There has been a slight tempering in business confidence following a post-election surge, according to the latest NAB survey.
The index fell to five points in November, after hitting six points in October.
A score above zero suggests confidence is improving, with higher readings suggesting a faster rate of improvement.
“People are starting to see that changing the government doesn’t change the economic activity levels. The other thing that also doesn’t help is that our employment confidence was quite weak. And so that was offsetting some of the better trading conditions we were seeing,” NAB chief economist Alan Oster says.
General Motors names its first female CEO
General Motors is set to become the first US automaker to be run by a woman, after naming its global product development chief, Mary Barra, as its new chief executive.
Barra will be the company’s fifth chief executive since US President Barack Obama forced out Rick Wagoner in 2009, and replaces Dan Akerson, who is standing aside after learning his wife had an advanced stage of cancer.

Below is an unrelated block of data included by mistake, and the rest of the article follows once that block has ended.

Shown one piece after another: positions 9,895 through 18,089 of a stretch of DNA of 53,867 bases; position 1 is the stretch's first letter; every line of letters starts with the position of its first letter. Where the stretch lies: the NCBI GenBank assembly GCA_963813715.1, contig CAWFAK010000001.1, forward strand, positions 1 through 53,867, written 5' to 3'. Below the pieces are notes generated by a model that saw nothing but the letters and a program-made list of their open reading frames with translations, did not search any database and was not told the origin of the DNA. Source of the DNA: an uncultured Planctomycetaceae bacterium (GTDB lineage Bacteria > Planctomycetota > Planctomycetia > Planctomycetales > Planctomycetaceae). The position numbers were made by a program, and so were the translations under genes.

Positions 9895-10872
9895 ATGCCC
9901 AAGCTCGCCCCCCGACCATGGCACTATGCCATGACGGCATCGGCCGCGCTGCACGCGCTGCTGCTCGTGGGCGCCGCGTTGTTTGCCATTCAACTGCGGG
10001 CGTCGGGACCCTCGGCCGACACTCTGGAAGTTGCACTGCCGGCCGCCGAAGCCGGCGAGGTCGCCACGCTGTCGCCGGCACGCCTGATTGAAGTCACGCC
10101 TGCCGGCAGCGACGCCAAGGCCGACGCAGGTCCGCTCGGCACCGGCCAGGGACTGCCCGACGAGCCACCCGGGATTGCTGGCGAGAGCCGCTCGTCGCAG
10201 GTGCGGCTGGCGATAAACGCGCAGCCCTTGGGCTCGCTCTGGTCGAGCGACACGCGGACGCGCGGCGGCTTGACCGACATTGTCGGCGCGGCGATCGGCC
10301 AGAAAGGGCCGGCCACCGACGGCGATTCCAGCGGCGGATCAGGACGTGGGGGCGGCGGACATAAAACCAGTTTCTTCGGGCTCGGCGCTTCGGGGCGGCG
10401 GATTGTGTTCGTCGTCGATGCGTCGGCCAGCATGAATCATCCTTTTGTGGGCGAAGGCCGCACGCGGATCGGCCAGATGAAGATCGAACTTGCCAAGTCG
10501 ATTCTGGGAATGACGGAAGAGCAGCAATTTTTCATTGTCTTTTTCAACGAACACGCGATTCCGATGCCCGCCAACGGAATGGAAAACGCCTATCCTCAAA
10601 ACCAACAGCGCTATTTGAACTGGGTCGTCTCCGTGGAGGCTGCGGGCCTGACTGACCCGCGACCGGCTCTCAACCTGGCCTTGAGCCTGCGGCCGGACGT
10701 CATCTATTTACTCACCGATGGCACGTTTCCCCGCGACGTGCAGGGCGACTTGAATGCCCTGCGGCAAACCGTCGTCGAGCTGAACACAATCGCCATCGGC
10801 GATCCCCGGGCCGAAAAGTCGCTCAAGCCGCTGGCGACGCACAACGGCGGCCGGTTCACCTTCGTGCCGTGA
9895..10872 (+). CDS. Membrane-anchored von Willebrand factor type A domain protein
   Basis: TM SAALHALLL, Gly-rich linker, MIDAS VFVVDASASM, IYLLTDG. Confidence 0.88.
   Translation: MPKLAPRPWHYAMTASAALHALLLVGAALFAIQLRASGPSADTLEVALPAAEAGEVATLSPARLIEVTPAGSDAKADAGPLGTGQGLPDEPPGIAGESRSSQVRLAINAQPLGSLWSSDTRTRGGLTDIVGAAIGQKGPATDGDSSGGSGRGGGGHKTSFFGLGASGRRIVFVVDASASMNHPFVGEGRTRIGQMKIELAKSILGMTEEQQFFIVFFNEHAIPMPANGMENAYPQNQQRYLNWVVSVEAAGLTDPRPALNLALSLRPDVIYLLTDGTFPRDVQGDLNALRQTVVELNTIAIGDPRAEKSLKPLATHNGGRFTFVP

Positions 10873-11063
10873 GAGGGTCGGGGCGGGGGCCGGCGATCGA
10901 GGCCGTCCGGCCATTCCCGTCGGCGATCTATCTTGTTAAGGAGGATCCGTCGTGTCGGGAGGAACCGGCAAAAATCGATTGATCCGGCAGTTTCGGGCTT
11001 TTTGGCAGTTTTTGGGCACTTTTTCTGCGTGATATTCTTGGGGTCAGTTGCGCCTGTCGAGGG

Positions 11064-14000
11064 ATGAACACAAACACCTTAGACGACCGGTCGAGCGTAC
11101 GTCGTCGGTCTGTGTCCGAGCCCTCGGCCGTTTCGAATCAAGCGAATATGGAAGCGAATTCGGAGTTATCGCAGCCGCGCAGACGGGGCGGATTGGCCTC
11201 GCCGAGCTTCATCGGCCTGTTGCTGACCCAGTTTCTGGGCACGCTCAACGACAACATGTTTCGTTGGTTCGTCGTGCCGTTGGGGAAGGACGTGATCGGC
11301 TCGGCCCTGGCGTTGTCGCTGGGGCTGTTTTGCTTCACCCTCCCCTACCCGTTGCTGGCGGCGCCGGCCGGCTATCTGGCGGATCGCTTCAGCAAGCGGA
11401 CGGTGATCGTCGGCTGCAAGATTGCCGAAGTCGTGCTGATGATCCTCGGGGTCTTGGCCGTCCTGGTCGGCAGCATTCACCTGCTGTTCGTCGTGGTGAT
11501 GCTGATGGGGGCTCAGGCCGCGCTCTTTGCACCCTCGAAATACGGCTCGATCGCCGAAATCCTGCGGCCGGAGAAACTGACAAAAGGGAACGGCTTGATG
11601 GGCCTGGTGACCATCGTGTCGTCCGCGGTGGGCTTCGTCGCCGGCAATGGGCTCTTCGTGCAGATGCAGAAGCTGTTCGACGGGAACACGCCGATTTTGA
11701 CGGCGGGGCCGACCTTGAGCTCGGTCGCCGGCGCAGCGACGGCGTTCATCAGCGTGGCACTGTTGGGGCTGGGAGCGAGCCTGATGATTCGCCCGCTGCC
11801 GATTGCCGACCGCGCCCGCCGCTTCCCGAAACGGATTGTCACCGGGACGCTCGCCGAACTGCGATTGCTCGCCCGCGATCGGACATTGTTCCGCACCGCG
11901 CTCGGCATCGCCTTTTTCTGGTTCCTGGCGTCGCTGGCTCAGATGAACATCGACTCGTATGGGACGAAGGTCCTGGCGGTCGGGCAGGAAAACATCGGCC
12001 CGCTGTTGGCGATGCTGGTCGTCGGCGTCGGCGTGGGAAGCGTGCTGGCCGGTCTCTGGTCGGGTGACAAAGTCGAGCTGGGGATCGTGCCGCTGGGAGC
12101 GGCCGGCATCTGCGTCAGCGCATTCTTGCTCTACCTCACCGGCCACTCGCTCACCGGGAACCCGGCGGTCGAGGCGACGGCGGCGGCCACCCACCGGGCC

“This is an executive who has a vision of where she wants to take the organisation. [Barra] is an adaptive personality and one who reacts to change well,” Akerson says.
Qantas shares nose-dive to a record low as Abbott rejects bailout
Qantas shares hit a new record low of just 96.5 cents, after the airline’s announcement it is expecting a first-half loss of $300 million, prompting ratings agencies to downgrade its debt to junk bond status.
The airline has since announced plans to slash 1000 jobs over the next 12 months.
However, despite calls from Qantas executives, Labor and trade unions to provide the struggling carrier with subsidies, saying that a bailout would risk creating a “bottomless pit” for taxpayers.
The Dow Jones Industrial Average is down to 5146.2. The Aussie dollar is up to US91.61 cents.